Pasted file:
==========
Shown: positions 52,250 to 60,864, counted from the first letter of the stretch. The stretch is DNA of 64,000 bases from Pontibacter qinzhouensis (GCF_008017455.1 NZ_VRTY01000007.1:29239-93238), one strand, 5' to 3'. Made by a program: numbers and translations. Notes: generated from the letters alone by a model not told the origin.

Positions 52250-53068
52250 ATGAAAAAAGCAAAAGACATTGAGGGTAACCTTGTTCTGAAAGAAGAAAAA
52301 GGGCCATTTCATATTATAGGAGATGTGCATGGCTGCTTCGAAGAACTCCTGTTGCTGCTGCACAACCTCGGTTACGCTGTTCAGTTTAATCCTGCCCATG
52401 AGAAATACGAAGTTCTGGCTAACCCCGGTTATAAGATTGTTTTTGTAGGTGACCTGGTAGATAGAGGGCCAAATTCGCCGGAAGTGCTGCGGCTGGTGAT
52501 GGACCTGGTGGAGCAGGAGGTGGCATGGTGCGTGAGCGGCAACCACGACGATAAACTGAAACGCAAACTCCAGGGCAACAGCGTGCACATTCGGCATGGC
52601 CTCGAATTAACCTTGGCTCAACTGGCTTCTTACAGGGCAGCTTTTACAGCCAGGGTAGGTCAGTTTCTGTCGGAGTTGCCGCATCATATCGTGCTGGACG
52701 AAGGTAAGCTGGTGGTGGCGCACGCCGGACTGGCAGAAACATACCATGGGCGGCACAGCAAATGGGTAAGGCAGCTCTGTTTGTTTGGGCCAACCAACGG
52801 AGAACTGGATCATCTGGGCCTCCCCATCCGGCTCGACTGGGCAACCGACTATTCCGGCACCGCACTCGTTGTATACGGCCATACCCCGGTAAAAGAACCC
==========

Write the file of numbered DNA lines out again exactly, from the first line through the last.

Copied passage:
Shown: positions 52,250 to 60,864, counted from the first letter of the stretch. The stretch is DNA of 64,000 bases from Pontibacter qinzhouensis (GCF_008017455.1 NZ_VRTY01000007.1:29239-93238), one strand, 5' to 3'. Made by a program: numbers and translations. Notes: generated from the letters alone by a model not told the origin.

Positions 52250-53068
52250 ATGAAAAAAGCAAAAGACATTGAGGGTAACCTTGTTCTGAAAGAAGAAAAA
52301 GGGCCATTTCATATTATAGGAGATGTGCATGGCTGCTTCGAAGAACTCCTGTTGCTGCTGCACAACCTCGGTTACGCTGTTCAGTTTAATCCTGCCCATG
52401 AGAAATACGAAGTTCTGGCTAACCCCGGTTATAAGATTGTTTTTGTAGGTGACCTGGTAGATAGAGGGCCAAATTCGCCGGAAGTGCTGCGGCTGGTGAT
52501 GGACCTGGTGGAGCAGGAGGTGGCATGGTGCGTGAGCGGCAACCACGACGATAAACTGAAACGCAAACTCCAGGGCAACAGCGTGCACATTCGGCATGGC
52601 CTCGAATTAACCTTGGCTCAACTGGCTTCTTACAGGGCAGCTTTTACAGCCAGGGTAGGTCAGTTTCTGTCGGAGTTGCCGCATCATATCGTGCTGGACG
52701 AAGGTAAGCTGGTGGTGGCGCACGCCGGACTGGCAGAAACATACCATGGGCGGCACAGCAAATGGGTAAGGCAGCTCTGTTTGTTTGGGCCAACCAACGG
52801 AGAACTGGATCATCTGGGCCTCCCCATCCGGCTCGACTGGGCAACCGACTATTCCGGCACCGCACTCGTTGTATACGGCCATACCCCGGTAAAAGAACCC